Examples for each category:

Squat: High-bar squat, low-bar squat, front squat, Zercher squat, box squat, etc.

Horizontal Press: Bench press, low-incline bench press, incline bench press, decline bench press, etc.

Hinge: Conventional deadlift, power clean (and variations), power snatch (and variations), Romanian deadlift, sumo deadlift, trap-bar deadlift, high pull, etc.

Vertical Press: Military press, push press, log press, high-incline bench press, seated barbell shoulder press, etc.

Each workout contains 4 or 5 exercises:

Exercise 1: It’s the main lift. It stays in your program for a long time (see the triple progression section).

Exercise 2: Do a multi-joint assistance exercise for the main lift (it can even be a variation of the main lift, e.g., close-grip bench press). You can keep this exercise for a long time in your program, too, using the same progression model as the main lift. However, if you find that it no longer addresses your weakest link (because you fixed it), change it.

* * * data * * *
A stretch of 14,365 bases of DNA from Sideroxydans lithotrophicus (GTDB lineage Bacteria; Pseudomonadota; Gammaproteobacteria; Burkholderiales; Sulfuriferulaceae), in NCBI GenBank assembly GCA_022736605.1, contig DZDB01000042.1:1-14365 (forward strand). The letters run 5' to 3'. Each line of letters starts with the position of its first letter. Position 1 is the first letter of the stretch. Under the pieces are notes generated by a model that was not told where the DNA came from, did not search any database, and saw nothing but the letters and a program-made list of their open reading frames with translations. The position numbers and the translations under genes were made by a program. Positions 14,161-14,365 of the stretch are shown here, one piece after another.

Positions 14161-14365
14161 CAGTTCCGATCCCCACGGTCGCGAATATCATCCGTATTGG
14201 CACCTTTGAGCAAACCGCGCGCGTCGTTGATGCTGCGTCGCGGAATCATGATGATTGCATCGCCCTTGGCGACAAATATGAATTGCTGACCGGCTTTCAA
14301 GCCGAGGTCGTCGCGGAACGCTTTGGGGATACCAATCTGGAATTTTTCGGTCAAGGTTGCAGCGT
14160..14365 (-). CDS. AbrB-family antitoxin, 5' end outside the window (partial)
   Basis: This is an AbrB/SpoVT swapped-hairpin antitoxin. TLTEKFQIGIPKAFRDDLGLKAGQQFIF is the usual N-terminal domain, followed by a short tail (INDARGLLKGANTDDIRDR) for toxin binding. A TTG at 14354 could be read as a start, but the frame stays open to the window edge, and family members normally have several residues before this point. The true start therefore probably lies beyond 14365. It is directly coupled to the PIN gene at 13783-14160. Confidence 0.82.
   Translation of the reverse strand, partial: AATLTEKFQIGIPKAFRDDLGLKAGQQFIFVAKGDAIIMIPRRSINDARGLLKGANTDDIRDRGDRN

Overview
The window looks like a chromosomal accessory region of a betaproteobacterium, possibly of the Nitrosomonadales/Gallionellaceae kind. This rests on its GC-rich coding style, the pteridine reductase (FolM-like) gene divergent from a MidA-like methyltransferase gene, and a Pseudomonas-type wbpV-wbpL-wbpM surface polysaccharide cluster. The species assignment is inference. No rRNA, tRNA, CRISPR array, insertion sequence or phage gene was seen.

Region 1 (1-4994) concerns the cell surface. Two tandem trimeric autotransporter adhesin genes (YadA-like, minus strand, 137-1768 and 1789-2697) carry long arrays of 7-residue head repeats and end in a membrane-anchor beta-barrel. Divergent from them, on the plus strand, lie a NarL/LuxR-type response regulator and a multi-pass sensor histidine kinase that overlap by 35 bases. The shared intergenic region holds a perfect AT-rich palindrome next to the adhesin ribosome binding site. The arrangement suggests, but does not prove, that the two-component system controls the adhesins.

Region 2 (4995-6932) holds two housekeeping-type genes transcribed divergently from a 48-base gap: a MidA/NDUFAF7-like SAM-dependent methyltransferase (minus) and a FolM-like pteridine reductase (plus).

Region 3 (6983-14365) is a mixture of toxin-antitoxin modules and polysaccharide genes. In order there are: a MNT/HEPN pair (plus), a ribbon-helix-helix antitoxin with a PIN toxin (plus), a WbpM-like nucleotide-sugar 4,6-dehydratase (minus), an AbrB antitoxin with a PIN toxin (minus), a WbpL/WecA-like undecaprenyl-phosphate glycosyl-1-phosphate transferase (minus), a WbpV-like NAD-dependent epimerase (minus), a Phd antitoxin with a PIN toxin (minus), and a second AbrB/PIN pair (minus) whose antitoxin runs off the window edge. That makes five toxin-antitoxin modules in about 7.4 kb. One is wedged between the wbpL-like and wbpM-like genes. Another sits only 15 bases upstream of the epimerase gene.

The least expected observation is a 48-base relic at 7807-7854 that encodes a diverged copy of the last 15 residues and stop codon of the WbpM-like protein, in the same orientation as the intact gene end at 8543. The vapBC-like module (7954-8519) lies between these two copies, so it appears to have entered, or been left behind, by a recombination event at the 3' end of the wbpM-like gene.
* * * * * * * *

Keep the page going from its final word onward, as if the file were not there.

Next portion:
Exercise 3: Choose a pull or row. Ideally, pick a different one on each of the four days, including both vertical and horizontal pulls.

Exercises 4 and (possibly) 5: Do isolation exercise(s) for a key muscle in the main lift. Isolation exercises can be changed any time you want.

Using the one-day on, one-day off split, it would look like this:

Day 1. Squat
Day 2. OFF
Day 3. Horizontal press
Day 4. OFF
Day 5. Hinge
Day 6. OFF
Day 7. Vertical press
Day 8. OFF
Repeat

The Triple Progression Model

It’s essentially “periodized” double progression that’ll help you progress on a lift for as long as possible using progressive overload.

Select a range of 3 reps, like 4 to 6 reps. Start with a weight that’s close to your max for the top of the range (in this example, close to your 6RM). Use that same weight for all of your work sets (4-5 work sets, normally). The goal is to complete all of the work sets with the same weight, getting all your reps in (6 reps).

If you don’t get all of your reps in, keep the same weight at your next session. For example, if you get…

  • Set 1: 6 reps using 200 pounds
  • Set 2: 5 reps using 200 pounds
  • Set 3: 4 reps using 200 pounds
  • Set 4: 4 reps using 200 pounds

…it means at your next workout, you stay with 200 pounds.